She taught me linking verbs, predicate nouns,
long division, have a Kleenex ready, an apple
a day. She taught me three-quarter time, Greenwich
Mean Time. She taught me do re mi, Mexicali Rose,
Rose, Rose, my Rose of San Antone. She taught me
Peas Peas Peas Peas, Eating Goober Peas.
She taught me that a peanut is a goober pea
in certain parts of the world, that it is fine
for things to be different in different parts
of the world, no two goobers alike in their
dry red skins, their pock-marked pods,
that there are latitudes and longitudes we have
never seen, that she had seen some part,
and so would I, that I need not
forego either the swings or baseball, that spelling
is on Friday and it is OK to learn more
than one list, including the hard list; it is not
showing off—it is using what you have.
That using what you have will not please
everybody, that marrying a man of a different stripe
is not a popular thing in a small town in the fifties,
and divorcing and coming home with a child
is even worse, and that you
get up every morning anyway,
and do your work.
“What She Taught Me” by Marjorie Saiser from Lost in Seward County. © The Backwaters Press, 2006. Reprinted with permission. (buy now)
Today is the birthday of historian and author Barbara Tuchman (books by this author), born Barbara Wertheim in New York City (1912). She was twice awarded the Pulitzer Prize: once for The Guns of August (1962), a detailed account of the first months of World War I; and once for Stilwell and the American Experience in China (1971), about an American general who played a major role in China during World War II.
She said “I want the reader to turn the page and keep on turning to the end,” she said. “This is accomplished only when the narrative moves steadily ahead, not when it comes to a weary standstill, overloaded with every item uncovered in the research.”
Today is the birthday of the 32nd president of the United States, Franklin Delano Roosevelt (1882). He was born in Hyde Park, New York, to one of the oldest and most prominent Dutch families in the city. His father made money in railroads and coal, and Roosevelt’s mother doted on her son, so much so that later in life, when he married Eleanor Roosevelt, his mother lived next door to them in her own townhome, which Roosevelt’s wife did not appreciate. When he was five years old, his father took him to the White House. Grover Cleveland, who was then president of the United States, greeted the boy by saying, “I have one wish for you, little man: that you will never be president of the United States.”
He was 39 years old in the summer of 1921 and on vacation in the Bay of Fundy when he went swimming in the icy waters, went home to nap, and woke up with no feeling in his legs. At first, doctors thought he had blood clots or spinal lesions. He was finally diagnosed with infantile paralysis, or polio, and retreated from public and political life to rehabilitate himself.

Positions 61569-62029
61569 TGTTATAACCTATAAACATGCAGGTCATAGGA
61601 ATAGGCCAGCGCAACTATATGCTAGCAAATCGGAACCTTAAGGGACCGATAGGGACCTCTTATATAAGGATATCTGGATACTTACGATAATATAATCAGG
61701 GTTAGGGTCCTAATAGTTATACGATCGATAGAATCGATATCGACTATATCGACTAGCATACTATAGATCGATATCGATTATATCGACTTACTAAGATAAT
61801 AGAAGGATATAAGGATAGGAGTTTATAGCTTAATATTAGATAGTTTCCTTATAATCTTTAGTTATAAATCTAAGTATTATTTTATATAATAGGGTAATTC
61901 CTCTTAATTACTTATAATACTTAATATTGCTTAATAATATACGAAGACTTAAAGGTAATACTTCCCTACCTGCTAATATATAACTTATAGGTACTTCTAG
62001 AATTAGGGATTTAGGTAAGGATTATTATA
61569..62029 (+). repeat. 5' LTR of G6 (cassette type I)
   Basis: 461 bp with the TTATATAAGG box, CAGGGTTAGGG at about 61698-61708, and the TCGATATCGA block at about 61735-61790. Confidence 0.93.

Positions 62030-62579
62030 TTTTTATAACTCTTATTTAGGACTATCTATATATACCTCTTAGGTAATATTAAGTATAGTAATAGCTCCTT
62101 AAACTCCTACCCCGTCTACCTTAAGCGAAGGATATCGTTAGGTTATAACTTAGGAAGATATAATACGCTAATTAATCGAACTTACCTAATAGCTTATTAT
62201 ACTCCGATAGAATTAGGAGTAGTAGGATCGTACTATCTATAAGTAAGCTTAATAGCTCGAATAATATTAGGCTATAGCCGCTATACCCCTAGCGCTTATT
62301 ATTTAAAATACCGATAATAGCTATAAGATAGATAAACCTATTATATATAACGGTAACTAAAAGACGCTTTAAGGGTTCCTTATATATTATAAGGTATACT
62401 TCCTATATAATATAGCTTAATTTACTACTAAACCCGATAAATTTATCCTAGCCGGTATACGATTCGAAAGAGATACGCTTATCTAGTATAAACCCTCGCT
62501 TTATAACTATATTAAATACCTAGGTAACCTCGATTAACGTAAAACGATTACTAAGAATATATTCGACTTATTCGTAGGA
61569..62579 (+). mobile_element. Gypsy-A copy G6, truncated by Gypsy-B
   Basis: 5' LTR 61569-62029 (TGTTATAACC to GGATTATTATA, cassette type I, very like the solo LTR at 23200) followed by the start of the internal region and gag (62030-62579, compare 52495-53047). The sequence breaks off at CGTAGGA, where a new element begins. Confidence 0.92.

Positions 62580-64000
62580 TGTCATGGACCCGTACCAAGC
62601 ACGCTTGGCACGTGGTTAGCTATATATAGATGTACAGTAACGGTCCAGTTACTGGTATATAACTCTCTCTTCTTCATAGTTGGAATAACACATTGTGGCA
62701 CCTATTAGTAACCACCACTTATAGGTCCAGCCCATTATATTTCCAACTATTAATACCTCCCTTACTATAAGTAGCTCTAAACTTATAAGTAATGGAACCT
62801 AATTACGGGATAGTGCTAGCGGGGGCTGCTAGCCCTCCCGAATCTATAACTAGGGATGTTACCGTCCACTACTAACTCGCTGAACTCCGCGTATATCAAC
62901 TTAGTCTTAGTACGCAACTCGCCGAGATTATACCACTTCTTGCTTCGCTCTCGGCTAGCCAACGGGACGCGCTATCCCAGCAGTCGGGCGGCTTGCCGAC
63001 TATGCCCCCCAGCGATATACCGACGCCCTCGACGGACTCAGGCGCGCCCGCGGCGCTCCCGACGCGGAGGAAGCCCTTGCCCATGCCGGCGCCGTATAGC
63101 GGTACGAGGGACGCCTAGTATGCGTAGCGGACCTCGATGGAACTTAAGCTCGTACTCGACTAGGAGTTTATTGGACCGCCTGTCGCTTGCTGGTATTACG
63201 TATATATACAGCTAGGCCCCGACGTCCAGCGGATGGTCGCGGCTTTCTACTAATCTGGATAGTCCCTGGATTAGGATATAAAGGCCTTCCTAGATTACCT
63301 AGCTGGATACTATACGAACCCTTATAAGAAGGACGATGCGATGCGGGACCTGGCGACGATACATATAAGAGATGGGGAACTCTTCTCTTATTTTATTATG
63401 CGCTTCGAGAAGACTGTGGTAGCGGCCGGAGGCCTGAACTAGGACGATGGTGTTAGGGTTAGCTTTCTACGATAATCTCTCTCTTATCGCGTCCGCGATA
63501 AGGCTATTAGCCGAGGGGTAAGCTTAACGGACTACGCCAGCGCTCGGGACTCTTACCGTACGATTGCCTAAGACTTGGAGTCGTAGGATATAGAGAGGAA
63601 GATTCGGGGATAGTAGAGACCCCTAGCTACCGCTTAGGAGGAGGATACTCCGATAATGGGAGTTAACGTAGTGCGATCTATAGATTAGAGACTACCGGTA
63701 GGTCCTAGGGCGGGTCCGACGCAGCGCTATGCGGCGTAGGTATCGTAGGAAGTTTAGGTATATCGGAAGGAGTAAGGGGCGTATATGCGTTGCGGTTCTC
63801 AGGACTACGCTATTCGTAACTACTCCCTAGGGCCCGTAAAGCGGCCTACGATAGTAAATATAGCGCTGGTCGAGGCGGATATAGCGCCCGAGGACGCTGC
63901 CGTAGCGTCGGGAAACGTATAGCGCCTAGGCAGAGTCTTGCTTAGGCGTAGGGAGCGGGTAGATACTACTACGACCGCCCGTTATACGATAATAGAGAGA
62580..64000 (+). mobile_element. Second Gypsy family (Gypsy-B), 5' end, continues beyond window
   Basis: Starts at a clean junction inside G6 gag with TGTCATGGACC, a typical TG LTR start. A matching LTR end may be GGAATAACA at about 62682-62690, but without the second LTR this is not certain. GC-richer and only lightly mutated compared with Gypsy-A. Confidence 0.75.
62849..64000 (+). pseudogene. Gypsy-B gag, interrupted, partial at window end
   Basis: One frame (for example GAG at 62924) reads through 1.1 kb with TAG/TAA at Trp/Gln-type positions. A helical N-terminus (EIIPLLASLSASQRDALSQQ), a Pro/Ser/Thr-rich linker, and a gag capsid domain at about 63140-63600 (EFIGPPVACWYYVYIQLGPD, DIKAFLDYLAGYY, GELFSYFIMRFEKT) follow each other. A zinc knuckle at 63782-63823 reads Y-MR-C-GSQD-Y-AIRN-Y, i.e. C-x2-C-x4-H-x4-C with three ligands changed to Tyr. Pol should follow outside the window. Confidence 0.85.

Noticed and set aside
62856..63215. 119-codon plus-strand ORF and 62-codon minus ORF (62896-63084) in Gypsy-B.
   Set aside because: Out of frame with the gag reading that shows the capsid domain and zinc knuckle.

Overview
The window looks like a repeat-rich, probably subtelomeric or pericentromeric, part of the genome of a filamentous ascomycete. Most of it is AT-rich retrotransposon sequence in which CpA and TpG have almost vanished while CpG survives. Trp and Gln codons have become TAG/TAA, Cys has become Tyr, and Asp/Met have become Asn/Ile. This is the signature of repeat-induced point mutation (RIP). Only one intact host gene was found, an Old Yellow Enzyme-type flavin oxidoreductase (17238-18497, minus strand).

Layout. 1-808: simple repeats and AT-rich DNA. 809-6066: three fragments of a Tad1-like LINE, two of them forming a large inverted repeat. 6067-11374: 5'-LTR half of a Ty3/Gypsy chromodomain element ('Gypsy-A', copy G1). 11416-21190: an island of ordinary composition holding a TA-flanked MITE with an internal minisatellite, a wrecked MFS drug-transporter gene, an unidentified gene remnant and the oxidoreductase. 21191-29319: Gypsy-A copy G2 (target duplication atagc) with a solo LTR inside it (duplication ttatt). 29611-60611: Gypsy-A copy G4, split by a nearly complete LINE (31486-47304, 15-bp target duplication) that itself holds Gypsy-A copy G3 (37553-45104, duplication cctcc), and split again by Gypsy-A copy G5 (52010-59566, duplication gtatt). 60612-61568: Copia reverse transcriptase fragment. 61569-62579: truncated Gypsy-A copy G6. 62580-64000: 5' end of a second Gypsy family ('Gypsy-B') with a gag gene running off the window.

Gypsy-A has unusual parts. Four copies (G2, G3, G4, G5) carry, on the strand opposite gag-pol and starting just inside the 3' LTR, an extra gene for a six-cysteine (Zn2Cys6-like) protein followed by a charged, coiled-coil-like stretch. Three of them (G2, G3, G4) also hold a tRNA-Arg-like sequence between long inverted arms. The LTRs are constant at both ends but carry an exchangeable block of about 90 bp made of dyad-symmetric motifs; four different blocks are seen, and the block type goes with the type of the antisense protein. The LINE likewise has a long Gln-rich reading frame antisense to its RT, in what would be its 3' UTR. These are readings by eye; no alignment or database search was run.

He swam three times a week in a pond and in the Astor pool. He visited the thermal mineral baths in Warm Springs, Georgia, and eventually bought it, making sure children and less fortunate adults could get therapy and care. In the 1920s, most people with disabilities were banished to asylums. Buildings then did not have adequate access and most wheelchairs were clunky and once-size-fits-all. Roosevelt designed his own wheelchair: it had a seat like a dining chair, slim and efficient, and bicycle-like wheels.
Roosevelt said, “Once you’ve spent two years trying to wiggle one toe, everything is in proportion.” He and a friend began throwing annual “Birthday Balls” to raise money for polio research and care (1933). The tag line for the dances was “Dance so that others may walk.” The balls became so popular that an organization was started called the National Foundation for Infantile Paralysis. Children were encouraged to donate 10 cents apiece to form a “march of dimes” all the way to the White House, and that’s how the March of Dimes got its name. A young researcher named Jonas Salk benefited from the donations; he eventually developed the polio vaccine.
It’s the birthday of poet and novelist Richard Brautigan (books by this author), born in Tacoma, Washington (1935). He wrote Trout Fishing in America (1967), his best-known work, on a portable typewriter while sitting alongside the many trout streams. He committed suicide in 1984, two years after the publication of his last novel, So The Wind Won’t Blow It Away (1984). He was famous for his whimsical, surrealist style. He wrote: “The sun was like a huge 50-cent piece that someone had poured kerosene on and then had lit with a match, and said, ‘Here, hold this while I go get a newspaper,’ and put the coin in my hand, but never came back.”
It was on this day in 1972 that British army parachutists shot 27 unarmed civil rights demonstrators in Derry, Northern Ireland — an event known as “Bloody Sunday.” The protestors had been marching to oppose the new British policy of imprisoning people without a hearing.
The Northern Irish conflict stemmed from a peace treaty signed in 1923 after Ireland’s successful war for independence from Britain. The treaty partitioned Ireland, designating the largely Catholic south as an independent nation, while leaving six counties of Northern Ireland, which had a Protestant majority, as part of the United Kingdom.
On this day, parachute troopers were given the OK to fire on the protestors. The first person killed was shot in the back. Thirteen people died — half of them were teenagers. All of the protesters were unarmed.